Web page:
Why the Tyrannosaurus rex was too big to run
The sheer size and weight of the Tyrannosaurus rex would have made it impossible for the giant dinosaur to run, according to a new study.
The creature’s leg bones would have buckled under its own weight, the University of Manchester study said, contradicting previous estimates that the T-rex could run at speeds up to 45mph.
The dinosaur was limited to walking speeds of about 12 mph. This is less than half the speed of the fastest man on Earth, Usain Bolt, whose personal record hit 27.8 mph.
“The running ability of T. rex and other similarly giant dinosaurs has been intensely debated amongst paleontologist for decades,” said William Sellers, lead author of the study. “However, different studies using differing methodologies have produced a very wide range of top speed estimates and we say there is a need to develop techniques that can improve these predictions.”
The new study extensively examined the gait and biomechanics of the world’s most famous dinosaur. It used high performance computing technology to create a new simulation model to test the findings.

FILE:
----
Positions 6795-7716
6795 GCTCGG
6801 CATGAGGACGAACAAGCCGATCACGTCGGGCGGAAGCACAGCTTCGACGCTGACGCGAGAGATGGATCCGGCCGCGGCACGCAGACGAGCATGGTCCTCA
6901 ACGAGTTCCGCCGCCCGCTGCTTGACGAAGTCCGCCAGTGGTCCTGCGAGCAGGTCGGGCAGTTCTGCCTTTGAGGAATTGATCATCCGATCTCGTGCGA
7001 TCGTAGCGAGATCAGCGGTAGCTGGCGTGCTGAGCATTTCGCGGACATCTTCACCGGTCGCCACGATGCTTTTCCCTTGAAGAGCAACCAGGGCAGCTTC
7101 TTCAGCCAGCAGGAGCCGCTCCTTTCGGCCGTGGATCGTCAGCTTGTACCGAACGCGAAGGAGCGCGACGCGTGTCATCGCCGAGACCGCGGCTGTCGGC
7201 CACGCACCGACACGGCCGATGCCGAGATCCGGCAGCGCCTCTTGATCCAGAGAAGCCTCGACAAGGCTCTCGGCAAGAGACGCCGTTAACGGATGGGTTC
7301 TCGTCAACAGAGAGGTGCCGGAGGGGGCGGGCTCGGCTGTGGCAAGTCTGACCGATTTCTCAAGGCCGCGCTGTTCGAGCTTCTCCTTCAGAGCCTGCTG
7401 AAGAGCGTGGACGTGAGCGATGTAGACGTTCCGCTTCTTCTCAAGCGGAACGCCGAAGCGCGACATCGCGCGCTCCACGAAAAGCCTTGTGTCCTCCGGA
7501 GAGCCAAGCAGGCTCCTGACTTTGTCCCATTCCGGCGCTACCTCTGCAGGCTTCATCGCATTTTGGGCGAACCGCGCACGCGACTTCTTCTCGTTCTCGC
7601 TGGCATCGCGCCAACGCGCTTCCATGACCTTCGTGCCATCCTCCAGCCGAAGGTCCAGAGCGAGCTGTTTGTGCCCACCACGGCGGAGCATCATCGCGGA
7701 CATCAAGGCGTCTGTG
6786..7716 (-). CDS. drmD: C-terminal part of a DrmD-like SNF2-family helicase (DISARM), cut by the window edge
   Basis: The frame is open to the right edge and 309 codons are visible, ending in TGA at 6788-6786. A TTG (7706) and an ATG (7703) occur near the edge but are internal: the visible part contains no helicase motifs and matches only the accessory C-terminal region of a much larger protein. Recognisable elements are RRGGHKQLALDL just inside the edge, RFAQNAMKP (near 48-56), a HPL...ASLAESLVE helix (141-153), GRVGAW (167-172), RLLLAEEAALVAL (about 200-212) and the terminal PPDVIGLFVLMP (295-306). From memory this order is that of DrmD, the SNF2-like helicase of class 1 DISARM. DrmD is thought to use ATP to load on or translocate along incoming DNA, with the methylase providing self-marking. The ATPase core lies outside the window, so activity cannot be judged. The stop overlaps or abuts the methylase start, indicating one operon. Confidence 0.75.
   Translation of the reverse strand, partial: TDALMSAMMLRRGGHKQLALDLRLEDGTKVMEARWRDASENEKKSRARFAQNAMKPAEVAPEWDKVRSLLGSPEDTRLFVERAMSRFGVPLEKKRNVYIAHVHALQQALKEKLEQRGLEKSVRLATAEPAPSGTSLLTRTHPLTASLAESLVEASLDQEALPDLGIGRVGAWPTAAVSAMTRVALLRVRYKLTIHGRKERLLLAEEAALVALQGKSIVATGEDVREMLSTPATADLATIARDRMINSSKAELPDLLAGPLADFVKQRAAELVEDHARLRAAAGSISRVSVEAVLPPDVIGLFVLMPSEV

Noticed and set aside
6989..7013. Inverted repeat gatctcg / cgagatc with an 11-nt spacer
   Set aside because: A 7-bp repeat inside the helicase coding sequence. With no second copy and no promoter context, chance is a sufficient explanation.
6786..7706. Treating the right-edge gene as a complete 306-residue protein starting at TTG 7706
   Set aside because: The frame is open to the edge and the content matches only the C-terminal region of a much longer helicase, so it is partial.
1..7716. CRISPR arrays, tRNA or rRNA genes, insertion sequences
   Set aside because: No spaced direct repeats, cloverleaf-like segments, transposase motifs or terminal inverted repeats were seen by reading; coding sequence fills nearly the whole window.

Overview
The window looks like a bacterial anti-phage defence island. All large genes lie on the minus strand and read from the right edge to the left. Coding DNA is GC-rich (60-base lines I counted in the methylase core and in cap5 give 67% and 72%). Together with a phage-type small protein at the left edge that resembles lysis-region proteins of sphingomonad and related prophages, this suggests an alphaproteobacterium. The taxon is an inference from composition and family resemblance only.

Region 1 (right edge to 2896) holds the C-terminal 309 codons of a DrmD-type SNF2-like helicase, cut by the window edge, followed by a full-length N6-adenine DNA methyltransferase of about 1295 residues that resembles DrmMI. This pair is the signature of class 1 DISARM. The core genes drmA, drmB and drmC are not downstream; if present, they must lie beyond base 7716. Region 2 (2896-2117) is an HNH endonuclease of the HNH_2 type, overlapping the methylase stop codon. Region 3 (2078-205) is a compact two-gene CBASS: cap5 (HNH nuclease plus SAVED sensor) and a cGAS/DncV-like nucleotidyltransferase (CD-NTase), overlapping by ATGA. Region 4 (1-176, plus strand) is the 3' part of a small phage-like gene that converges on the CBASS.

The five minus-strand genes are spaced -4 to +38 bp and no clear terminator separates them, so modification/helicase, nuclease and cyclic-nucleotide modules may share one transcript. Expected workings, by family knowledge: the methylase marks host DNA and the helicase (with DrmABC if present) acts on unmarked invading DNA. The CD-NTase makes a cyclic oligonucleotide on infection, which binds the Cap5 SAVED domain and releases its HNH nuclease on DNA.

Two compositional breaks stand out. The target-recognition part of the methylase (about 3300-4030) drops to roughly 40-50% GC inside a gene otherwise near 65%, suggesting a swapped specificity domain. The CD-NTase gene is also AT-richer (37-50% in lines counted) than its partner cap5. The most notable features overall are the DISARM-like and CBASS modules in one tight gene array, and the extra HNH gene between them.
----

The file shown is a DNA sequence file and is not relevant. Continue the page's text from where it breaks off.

The results demonstrate any running gaits for Tyrannosaurus rex would probably lead to “unacceptably high skeletal loads,” and would simply break the dinosaur’s legs.
“Here we present a new approach that combines two separate biomechanical techniques to demonstrate that true running gaits would probably lead to unacceptably high skeletal loads in T. rex,” Sellers said.
The findings have forced scientists to re-examine how T-rex caught its prey, Sellers told Reuters.
“It certainly would not have been able to chase down faster-moving prey animals,” said Sellers. “That leaves other hunting options such as ambush, and of course it means that (discredited) ideas such as ‘T-rex the scavenger’ have to be reconsidered.”